The U.S. Coast Guard released its 2017 Recreational Boating Statistics on Tuesday, revealing that boating fatalities nationwide last year totalled 658, a 6.1 percent decrease from 2016.
From 2016 to 2017, recreational boating injuries also decreased 9.4 percent from 2,903 to 2,629, and the total number of accidents decreased 3.9 percent from 4,463 to 4,291. However, the report also shows it was the second highest number of fatalities on record in the last five years.
“Although these lower numbers are encouraging, I ask those who boat to continue to do so responsibly, especially by donning a life jacket,” said Capt. Scott Johnson, chief of the Office of Auxiliary and Boating Safety at Coast Guard Headquarters. “Wearing a life jacket is the single-most important thing you can do to save your life or the life of someone you care about.”
Johnson cites a heart-wrenching case where an 18-year-old victim who had been preparing to wakeboard unexpectedly fell overboard with a life jacket in his hand. He never resurfaced.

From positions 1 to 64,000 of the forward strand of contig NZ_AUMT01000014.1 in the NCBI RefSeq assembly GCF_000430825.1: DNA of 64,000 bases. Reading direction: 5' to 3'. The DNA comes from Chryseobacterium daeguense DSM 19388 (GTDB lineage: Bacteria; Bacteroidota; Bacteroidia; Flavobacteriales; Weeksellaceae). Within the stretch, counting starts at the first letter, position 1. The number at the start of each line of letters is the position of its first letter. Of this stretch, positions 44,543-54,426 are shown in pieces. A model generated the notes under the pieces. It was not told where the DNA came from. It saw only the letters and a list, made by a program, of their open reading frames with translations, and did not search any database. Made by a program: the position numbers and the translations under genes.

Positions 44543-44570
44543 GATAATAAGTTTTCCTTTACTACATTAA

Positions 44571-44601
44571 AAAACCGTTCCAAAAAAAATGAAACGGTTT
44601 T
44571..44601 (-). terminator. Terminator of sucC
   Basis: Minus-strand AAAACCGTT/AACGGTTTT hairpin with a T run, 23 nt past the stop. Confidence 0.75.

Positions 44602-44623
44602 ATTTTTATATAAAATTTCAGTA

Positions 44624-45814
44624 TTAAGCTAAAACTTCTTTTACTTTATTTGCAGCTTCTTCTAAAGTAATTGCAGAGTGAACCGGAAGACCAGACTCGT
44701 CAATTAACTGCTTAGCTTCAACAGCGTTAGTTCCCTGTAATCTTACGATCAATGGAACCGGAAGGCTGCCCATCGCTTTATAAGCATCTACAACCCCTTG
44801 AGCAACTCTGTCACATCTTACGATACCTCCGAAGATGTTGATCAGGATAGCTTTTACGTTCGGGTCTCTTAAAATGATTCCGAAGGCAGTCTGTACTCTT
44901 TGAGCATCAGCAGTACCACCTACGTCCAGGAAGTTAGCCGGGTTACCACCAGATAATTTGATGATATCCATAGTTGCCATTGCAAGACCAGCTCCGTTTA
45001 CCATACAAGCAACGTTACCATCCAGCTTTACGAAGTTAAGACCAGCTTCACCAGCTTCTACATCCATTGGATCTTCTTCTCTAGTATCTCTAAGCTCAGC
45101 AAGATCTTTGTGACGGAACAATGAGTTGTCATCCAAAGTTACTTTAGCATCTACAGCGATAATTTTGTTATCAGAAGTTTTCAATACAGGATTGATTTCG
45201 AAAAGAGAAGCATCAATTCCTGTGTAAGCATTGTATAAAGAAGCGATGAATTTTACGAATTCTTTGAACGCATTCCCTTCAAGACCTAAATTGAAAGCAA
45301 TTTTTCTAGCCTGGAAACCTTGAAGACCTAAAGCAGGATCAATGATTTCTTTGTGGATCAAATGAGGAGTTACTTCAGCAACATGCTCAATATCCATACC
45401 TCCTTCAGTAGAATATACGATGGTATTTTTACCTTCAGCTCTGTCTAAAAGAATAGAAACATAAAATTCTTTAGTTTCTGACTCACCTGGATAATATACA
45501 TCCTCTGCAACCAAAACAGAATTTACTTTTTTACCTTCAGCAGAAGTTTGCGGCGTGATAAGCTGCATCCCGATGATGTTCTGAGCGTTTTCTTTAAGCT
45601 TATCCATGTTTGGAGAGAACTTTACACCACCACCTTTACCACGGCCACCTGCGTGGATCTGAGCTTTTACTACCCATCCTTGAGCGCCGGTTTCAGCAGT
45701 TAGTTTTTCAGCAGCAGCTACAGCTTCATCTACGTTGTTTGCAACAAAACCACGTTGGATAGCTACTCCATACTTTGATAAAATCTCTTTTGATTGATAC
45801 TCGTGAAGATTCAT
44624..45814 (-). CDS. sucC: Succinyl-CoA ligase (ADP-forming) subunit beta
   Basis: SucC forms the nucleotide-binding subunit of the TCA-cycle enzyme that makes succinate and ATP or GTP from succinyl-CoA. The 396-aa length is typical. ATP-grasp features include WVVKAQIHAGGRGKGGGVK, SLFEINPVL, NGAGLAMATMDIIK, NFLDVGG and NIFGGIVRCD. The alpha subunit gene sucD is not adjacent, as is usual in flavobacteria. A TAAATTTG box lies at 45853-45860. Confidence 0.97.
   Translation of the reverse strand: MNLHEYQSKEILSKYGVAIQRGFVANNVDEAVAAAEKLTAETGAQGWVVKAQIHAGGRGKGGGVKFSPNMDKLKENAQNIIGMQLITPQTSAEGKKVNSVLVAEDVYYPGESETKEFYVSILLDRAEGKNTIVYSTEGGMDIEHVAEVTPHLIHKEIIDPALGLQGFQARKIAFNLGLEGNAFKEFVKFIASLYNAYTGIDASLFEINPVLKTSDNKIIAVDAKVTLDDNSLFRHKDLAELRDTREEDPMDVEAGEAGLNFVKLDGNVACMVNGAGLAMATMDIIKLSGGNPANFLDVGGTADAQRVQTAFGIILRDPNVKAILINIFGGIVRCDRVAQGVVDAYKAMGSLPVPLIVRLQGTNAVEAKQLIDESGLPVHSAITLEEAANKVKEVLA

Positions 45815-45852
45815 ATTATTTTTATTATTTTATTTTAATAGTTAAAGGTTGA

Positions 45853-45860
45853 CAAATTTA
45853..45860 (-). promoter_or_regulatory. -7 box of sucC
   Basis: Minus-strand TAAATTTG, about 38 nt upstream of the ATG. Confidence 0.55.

“When you need a life jacket, you need it on, not in your hand or stowed away out of reach on your boat,” Johnson said. “This tragedy was entirely preventable.”
The report also shows that in 2017:
• The fatality rate was 5.5 deaths per 100,000 registered recreational vessels. This rate represents a 6.8 percent decrease from last year’s fatality rate of 5.9 deaths per 100,000 registered recreational vessels.
• Property damage totaled approximately $46 million.
• Alcohol continued to be the leading known contributing factor in fatal boating accidents.
• Operator inattention, improper lookout, operator inexperience, machinery failure, and alcohol use rank as the top five primary contributing factors in accidents.
Johnson warns boaters of the impacts of alcohol use, noting a case in Connecticut where two inebriated people onboard a 32-foot boat were killed when their boat crashed into a breakwater.
“Alcohol was the leading factor in 19 percent of deaths,” Johnson said. “It is also a completely preventable factor – never boat under the influence.”
Where the cause of death was known, 76 percent of fatal boating accident victims drowned. Of those drowning victims with reported life jacket usage, 84.5 percent were not wearing a life jacket.